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(b. Cracow, Poland 1931)
Zvi Hecker was born in Cracow, Poland in 1931. He studied at the Polytechnic School of Architecture in Cracow for one year before he emigrated to Israel in 1950. He graduated from the Israel Institute of Technology in Haifa in 1954 and from the Avni Academy. He established a private practice in 1959, working first with Eldar Sharon and then Alfred Neumann. He has taught worldwide as a visiting professor.
Hecker uses the crystalline geometry of nature as a metaphor for his projects. From his studies in crystallography he developed a means for organizing his architecture. Using the crystalline analogy, Hecker employs extremely flexible close-packing systems in order to develop an architecture responsive to the needs of his time. Since the early 1960s he has been exploring spiral forms, organizing them around a central courtyard with shifted floors surrounded by circular walls.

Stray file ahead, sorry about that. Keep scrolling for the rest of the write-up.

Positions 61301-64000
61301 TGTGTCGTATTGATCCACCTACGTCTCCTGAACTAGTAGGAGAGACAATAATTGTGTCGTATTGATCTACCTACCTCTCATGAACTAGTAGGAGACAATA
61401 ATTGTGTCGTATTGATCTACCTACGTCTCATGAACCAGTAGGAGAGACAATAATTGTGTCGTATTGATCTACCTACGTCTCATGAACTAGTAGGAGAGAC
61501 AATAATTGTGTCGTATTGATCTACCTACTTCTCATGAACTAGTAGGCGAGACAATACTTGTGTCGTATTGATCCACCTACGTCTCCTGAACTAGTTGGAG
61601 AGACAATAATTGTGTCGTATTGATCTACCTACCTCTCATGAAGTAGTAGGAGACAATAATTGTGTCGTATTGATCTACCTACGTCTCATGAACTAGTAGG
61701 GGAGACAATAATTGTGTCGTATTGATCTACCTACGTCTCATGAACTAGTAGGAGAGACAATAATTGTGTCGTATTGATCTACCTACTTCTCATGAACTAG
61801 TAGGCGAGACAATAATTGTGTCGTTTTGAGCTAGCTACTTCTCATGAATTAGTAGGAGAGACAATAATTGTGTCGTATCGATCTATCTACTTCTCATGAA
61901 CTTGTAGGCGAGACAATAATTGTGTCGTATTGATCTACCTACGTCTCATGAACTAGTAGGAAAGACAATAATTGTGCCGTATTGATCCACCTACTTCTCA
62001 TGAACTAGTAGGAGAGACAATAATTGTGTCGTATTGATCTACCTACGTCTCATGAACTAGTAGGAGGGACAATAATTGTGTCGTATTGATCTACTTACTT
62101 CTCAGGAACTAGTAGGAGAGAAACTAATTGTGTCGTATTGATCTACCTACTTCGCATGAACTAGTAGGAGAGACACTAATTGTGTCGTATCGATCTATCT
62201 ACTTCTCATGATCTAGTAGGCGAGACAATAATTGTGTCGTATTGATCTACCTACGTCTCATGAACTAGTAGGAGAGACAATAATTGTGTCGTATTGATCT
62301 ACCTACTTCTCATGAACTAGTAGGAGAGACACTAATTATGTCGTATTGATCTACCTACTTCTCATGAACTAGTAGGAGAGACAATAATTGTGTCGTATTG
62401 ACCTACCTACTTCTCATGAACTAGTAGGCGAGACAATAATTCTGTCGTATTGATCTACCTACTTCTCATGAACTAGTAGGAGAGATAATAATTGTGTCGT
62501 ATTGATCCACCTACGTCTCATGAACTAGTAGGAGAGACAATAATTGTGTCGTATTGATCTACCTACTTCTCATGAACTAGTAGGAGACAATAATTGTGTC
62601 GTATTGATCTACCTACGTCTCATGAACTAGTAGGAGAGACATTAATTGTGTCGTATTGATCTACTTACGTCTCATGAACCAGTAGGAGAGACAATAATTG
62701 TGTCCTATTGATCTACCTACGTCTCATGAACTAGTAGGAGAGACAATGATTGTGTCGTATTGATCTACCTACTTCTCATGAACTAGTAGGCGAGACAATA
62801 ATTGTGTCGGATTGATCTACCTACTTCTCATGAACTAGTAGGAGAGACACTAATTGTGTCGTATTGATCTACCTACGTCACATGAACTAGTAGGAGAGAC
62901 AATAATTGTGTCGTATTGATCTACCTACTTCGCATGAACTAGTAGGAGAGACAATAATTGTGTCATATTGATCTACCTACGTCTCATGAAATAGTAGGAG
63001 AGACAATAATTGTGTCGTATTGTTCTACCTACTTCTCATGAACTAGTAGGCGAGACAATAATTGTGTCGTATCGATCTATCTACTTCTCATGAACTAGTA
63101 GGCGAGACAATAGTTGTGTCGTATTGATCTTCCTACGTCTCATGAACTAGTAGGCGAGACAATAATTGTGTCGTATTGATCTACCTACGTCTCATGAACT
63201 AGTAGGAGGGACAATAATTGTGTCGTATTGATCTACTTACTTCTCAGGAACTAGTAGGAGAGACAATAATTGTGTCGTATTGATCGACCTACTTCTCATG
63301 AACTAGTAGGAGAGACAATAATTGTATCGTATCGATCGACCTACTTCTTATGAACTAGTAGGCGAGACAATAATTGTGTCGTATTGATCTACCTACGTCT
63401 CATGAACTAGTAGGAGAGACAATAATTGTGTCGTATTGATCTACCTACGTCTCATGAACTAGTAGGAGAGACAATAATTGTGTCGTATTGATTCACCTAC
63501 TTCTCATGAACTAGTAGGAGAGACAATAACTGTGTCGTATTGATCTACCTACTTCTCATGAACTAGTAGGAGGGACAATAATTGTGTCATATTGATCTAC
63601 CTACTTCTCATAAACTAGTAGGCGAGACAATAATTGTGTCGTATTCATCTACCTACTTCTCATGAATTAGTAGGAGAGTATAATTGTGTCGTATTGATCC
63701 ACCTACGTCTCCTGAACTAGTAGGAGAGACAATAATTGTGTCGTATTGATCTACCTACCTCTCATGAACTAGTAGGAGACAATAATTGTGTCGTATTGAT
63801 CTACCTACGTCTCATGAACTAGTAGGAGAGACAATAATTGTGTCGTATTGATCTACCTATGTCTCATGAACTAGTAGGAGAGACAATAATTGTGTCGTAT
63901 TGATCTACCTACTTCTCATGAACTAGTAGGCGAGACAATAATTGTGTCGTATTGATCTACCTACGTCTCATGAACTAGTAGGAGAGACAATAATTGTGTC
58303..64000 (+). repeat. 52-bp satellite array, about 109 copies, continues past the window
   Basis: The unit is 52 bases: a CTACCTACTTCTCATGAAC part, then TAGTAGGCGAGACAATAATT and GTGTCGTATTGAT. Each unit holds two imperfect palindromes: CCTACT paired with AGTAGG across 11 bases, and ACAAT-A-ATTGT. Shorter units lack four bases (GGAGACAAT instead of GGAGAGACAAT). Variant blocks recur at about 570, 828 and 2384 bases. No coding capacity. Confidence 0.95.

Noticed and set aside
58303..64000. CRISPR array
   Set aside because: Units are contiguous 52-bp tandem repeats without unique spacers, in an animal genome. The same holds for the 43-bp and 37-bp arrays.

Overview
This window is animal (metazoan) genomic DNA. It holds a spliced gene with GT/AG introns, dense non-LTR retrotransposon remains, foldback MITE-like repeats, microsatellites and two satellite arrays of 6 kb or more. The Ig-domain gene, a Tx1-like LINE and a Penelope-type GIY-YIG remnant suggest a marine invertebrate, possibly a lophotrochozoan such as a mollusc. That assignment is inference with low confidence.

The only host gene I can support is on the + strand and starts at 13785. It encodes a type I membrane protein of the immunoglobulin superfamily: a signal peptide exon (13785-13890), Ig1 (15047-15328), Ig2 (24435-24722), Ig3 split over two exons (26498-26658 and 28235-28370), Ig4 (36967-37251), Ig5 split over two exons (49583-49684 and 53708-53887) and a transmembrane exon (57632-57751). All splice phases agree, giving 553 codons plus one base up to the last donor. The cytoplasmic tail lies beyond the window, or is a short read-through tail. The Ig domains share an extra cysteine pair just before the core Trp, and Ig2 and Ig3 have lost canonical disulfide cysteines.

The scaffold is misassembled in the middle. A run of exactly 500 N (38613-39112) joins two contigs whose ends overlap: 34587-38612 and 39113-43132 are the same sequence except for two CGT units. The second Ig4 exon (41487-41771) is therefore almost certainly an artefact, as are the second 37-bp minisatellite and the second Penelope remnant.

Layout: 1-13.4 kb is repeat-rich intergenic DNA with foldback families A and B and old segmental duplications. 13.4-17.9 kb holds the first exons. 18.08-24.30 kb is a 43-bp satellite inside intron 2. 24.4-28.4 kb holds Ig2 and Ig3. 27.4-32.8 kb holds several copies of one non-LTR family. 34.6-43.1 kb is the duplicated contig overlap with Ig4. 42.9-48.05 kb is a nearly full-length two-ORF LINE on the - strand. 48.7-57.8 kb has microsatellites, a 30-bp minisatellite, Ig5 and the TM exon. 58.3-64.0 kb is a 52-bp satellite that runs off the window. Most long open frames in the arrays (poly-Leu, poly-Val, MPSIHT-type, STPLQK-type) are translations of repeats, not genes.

Hecker likes startling contrasts. Although his design process and his use of repetitive elements are all common to modern architecture, he designs with unique forms. His three-dimensional components with their two-dimensional planning grids generate 'brilliantly utilitarian' responses to the mandates of the modern movement.
Muriel Emmanuel. Contemporary Architects. New York: St. Martin's Press, 1980. ISBN 0-312-16635-4. NA 680-C625. p350-352.
Peter Cook and Rosie Llewellyn-Jones. New Spirit in Architecture. New York: Rizzoli International, 1991. ISBN 0-8478-1263-4. NA680.C65.
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